This post derived the tail bound for the maximum of independent and identically distributed binomial r.v.'s based on normal approximation. Is there a similar result in the literature for finding the bounding constant (in the post, it is $x_n$) for the case where the binomial r.v.'s may not be identically distributed?

Mathematically, let $X_i\stackrel{indep}{\sim} Bin(n,p_i)$, $1\leq i\leq m$.

Is it possible to find a $c_{m,n}$, such that $P(\max_{1\leq i\leq m} X_i > c_{m,n})\to 0$ as $m,n\to\infty$, also assuming that $m=\mathcal{O}(n^r)$ for some $r>1$?

The condition at the end lets $m$ get larger at a rate faster than $n$. My gut also tells me that $c_{m,n}$ will depend on some function of the $p_i$'s (in addition to $m$ and $n$).

  • $\begingroup$ Of course it depends on $p_i$, if all $p_i$ are almost 0, this probability is small. We have $P(\max_{1\leq i\leq m} X_i > c)=1-\prod_{1\leq i\leq m}P(X_i\leq c)$, this should be useful for formulating concrete results $\endgroup$ Commented Feb 23, 2017 at 5:50
  • $\begingroup$ That was the first step I tried but I'm having trouble getting anywhere productive for successive calculations. $\endgroup$ Commented Feb 23, 2017 at 15:52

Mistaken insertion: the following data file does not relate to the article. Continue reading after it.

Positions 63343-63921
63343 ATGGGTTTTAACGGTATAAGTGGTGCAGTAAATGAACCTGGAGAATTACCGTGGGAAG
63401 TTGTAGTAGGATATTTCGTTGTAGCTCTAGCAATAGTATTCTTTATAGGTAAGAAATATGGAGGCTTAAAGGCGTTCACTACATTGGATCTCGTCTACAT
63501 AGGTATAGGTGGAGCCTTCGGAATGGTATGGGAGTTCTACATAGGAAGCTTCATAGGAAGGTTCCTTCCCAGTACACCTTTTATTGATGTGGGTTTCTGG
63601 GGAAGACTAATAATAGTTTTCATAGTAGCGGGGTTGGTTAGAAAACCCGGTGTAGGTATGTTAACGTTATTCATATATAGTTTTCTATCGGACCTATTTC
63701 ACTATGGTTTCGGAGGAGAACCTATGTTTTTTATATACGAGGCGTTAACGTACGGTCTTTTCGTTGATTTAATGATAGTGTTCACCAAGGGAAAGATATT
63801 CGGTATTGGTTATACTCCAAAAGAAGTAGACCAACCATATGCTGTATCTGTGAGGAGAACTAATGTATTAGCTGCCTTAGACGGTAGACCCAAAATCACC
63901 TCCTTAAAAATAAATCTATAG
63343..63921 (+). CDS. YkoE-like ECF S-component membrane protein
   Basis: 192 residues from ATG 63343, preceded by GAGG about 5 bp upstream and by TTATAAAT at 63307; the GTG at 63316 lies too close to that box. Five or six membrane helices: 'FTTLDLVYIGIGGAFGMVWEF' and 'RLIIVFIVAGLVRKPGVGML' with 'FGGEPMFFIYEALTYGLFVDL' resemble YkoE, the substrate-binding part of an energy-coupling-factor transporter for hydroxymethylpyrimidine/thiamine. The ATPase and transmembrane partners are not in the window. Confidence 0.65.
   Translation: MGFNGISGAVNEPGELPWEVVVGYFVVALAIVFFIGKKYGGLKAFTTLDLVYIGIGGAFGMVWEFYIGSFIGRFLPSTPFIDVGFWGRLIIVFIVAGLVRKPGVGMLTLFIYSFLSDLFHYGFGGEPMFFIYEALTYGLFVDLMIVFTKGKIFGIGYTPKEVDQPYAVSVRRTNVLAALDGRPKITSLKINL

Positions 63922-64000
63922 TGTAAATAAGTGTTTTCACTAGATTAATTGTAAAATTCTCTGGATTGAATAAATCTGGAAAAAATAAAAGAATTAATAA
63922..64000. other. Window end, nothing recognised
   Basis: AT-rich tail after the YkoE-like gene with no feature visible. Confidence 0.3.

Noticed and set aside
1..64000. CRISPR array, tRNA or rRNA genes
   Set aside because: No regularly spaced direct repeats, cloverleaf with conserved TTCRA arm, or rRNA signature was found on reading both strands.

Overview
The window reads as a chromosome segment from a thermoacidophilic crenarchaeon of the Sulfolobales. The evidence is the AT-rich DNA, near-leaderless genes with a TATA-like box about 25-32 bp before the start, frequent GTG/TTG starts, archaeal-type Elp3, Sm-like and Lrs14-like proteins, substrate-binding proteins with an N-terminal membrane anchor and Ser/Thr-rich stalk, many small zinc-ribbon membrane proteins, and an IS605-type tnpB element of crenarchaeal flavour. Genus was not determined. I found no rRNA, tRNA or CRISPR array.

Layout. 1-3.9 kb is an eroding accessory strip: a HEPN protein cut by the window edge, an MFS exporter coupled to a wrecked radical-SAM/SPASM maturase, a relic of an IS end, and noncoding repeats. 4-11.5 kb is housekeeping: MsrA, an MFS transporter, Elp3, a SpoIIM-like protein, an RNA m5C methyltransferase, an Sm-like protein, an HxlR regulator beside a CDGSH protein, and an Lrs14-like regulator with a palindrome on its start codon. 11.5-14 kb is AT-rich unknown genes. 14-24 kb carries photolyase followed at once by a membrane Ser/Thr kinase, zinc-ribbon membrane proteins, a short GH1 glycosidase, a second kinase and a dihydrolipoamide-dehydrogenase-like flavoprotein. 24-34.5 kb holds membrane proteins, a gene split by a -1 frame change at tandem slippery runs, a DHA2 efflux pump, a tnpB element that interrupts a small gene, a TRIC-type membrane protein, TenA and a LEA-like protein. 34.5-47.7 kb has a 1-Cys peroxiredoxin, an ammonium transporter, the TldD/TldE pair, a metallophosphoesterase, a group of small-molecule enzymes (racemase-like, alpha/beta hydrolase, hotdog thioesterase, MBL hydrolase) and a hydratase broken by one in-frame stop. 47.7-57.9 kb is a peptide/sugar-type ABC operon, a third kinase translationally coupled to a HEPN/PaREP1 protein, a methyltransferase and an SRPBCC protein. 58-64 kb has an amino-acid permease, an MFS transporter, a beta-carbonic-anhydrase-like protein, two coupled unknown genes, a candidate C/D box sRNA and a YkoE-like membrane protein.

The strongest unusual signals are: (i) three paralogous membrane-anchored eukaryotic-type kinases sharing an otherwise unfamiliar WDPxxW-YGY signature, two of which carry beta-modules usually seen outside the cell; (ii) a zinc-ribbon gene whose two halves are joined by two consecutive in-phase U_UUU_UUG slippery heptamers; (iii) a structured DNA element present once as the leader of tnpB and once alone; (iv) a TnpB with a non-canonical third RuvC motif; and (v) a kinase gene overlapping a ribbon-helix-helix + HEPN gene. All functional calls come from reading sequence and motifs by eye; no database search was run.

• $\begingroup$ Continuing Fedor's line of reasoning, we can use Chernoff-type bounds to obtain $P(X_i \leq c) \leq e^{-f(c,p_i,n)}$, so the probability is at least $1 - \exp\left[ - \sum_{i=1}^m f(c,p_i,n) \right]$. For example, I think Hoeffding's gives $f(c,p_i,n) = 2(c - np_i)^2/n$. $\endgroup$
    – usul
    Commented Mar 9, 2017 at 3:23

1 Answer 1


You can derive some conditions applying the Bernstein's trick. For any positive $t$, we have

$$ P\left( \max_{i\le m}X_i > c_{n,m}\right) = P\left( \exp\{t\max_{i\le m}X_i\} > e^{t c_{n,m}}\right) \le e^{-t c_{n,m}}E\left[ \max_{i\le m} e^{tX_i}\right] $$ Since $X_i$ follows a binomial distribution $$ E\left[ e^{tX_i}\right] = (1-p_i +p_ie^{t})^n \le \exp\{ p_i(e^t-1)n\}. $$ Bounding the maximum by the sum and denoting by $p_m$ the largest $p_i$, we have $$ P\left( \max_{i\le m}X_i > c_{n,m}\right) \le m\exp\{ p_m(e^t-1)n -tc_{n,m}\}. $$ Now, you can minimize on $t$ the right-hand side of the above inequality and finally impose some conditions over $\max_i p_i$, $m$ and $n$. This method is very useful when you know the distribution's MGF and have independence.

A wonderful and useful reference for concentration Inequalities and tail bounds like these is the book:

Concentration Inequalities: A Nonasymptotic Theory of Independence. S. Boucheron, G. Lugosi and P. Massart.


Hope it helps.

  • $\begingroup$ Thank you! I derived a weaker bound based on Hoeffding, assuming $\max_i p_i=1/2$ (specific to my problem). This is also great and I very much appreciate the reference. $\endgroup$ Commented Mar 8, 2017 at 21:44

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